The term metastasis refers to the spread of the cancer cells from their original or primary site to a different location in the body. It must be stressed that local invasive growth is not considered metastases but local spread or expansion of the tumor.
Thus metastasis is the process by which cancer cells migrate throughout the body. However, the cells of the new secondary tumor are similar to the primary tumor
Cells have to break away from the primary tumor and form tumor at some other place in the body [secondary tumor].
Metastatic cancer and stage 4 cancer or advanced are other names for metastases.
However, confusion may occur because of use of the term “locally advanced” cancer which means cancer that has spread to nearby tissues or lymph nodes but not throughout the body.
A metastatic cancer is always described along with its primary tumor. For example breast cancer with bone metastases.
Sometimes the original or primary tumor remains unrevealed and metastasis is discovered. In such situations, the metastasis is called cancer of unknown primary origin.
The secondary cancer is known by the original one. For example, a lung cancer metastasis into the liver is called metastatic lung cancer and not liver cancer
Metastasis in Greek means displacement. Metastasis is one of three hallmarks of malignant tumors.
Different tumors have different capacity to metastasize.
How Does Metastasis Develop?
The cancer cells break away from the main tumor and enter the bloodstream or lymphatic system. Then they can be carried to any part like bones, brain, liver, lymph nodes, and lungs among other tissues.
Primary tumors consist of heterogeneous populations of cells. The cells with genetic alterations are able to surmount physical boundaries, spread, and colonize a distant organ.
Each tissue has a specific milieu where the cancer cells can grow. However, to break and grow at some other place, the cells need to become exposed to environmental stresses, including a lack of oxygen or nutrients, a low pH, and mediators of the inflammatory response. These pressures can select tumor cells with the capability of growth despite these conditions.
The metastatic cells first climb over/around neighboring cells and crawl until they hit a blockage called the basal lamina or basement membrane.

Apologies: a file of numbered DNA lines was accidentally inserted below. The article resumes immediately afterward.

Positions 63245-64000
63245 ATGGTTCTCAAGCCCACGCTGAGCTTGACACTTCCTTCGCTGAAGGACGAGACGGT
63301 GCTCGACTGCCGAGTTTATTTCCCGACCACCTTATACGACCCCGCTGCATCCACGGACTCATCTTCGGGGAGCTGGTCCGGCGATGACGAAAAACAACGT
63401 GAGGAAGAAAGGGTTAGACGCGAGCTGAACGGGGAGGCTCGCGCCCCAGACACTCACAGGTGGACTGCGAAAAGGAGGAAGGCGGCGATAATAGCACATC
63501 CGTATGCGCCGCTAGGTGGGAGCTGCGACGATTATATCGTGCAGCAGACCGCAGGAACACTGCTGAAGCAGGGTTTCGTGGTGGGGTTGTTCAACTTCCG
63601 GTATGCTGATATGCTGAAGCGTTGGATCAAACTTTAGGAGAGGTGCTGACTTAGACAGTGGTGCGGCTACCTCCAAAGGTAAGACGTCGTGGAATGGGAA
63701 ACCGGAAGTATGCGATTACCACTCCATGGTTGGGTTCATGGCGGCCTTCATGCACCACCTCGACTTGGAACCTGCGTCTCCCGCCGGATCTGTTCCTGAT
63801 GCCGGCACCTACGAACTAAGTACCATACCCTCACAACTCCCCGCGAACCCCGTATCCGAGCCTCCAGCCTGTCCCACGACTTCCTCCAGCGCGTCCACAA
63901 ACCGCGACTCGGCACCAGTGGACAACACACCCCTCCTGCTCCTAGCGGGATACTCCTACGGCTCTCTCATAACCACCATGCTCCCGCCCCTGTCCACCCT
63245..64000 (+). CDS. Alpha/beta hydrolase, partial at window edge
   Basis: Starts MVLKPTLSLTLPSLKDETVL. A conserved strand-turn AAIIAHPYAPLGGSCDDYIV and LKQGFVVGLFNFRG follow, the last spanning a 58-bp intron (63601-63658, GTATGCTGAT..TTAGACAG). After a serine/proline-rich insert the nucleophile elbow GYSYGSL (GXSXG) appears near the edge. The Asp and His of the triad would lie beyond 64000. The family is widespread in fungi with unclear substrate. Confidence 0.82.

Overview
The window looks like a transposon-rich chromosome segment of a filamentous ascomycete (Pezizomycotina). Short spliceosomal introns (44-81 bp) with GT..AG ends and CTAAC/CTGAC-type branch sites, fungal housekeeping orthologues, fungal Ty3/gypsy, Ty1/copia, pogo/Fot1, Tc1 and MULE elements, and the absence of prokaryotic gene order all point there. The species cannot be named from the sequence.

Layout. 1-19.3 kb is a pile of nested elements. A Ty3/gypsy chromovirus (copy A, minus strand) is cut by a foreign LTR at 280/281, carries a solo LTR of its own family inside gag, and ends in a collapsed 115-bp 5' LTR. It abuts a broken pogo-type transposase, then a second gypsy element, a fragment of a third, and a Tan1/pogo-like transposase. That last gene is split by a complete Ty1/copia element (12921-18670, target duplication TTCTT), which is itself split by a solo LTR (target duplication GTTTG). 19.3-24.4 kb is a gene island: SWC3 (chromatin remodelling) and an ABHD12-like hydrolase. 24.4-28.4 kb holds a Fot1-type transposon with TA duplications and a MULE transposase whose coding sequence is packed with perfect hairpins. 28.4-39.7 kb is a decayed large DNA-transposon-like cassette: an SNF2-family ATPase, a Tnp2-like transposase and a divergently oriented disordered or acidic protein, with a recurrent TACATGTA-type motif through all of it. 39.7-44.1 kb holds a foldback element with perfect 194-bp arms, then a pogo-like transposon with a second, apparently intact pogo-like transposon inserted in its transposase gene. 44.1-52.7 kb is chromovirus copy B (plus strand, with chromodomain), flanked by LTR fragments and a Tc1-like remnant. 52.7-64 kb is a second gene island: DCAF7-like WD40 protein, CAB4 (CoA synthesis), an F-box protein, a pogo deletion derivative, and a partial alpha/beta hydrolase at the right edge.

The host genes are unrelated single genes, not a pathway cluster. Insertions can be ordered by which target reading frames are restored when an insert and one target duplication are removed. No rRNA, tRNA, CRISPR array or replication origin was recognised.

To cross this, the cells make use of digestive enzyme matrix metalloproteases. After crossing basal lamina, they squeeze themselves in between vessel lining cells and float through the circulatory system until they find a suitable location to settle and re-enter the tissues. The cells can then begin to grow in this new location, forming a new tumor.
A malignant cell which has gained the access is not always successful in forming a secondary tumor as it could be killed by the immune system or gets damaged or stuck in blood vessels or lymphatic system. Moreover, the cell may not be able to survive once it leaves its colony or primary tumor.
Routes of Metastasis
There are three primary paths of tumor spread-
- Hematogenous or through blood circulation
- Lymphatic system
- Transcoelomic – Through the body wall into the abdominal and chest cavities
The hematogenous route system is the primary route of spread.
The lymphatic vessels are the main route for spread to the local lymph nodes> From their again, the hematogenous route is taken.
Some cancers tend to spread to certain parts of the body. For example:
- Breast cancer tends – bones, liver, lungs, chest wall, and brain.
- Lung cancer – bones, liver, and adrenal glands.
- Prostate cancer – bones.
- Colon cancers tend – liver and lungs
Metastases With Unknown Primary
Approximately, 3% of all cancers are of unknown primary origin. In some of these cases, a primary tumor may appear later.
Symptoms of Metastases
Symptoms of cancer metastasis would depend on the location of the tumor.
- Lymph nodes – lymphadenopathy.
- Lungs – Cough, blood in sputum and shortness of breath
- Liver – Hepatomegaly (enlarged liver), jaundice.
- Bones – Bone pain, fracture of affected bones.
- Brain – Neurological symptoms such as headaches, seizures, and vertigo.
Although advanced cancer may cause pain, it is often not the first symptom.
Treatment of metastasis is more aggressive than treatment of the localized tumor.
A multimodal approach using surgery, chemotherapy, radiation therapy and other feasible options [hormone therapies] is considered.
The choice of treatment generally depends on the type of primary cancer, the size, and location of the metastasis, the patient’s age and general health, and the types of treatments used previously.
The treatment options currently available are rarely able to cure metastatic cancer.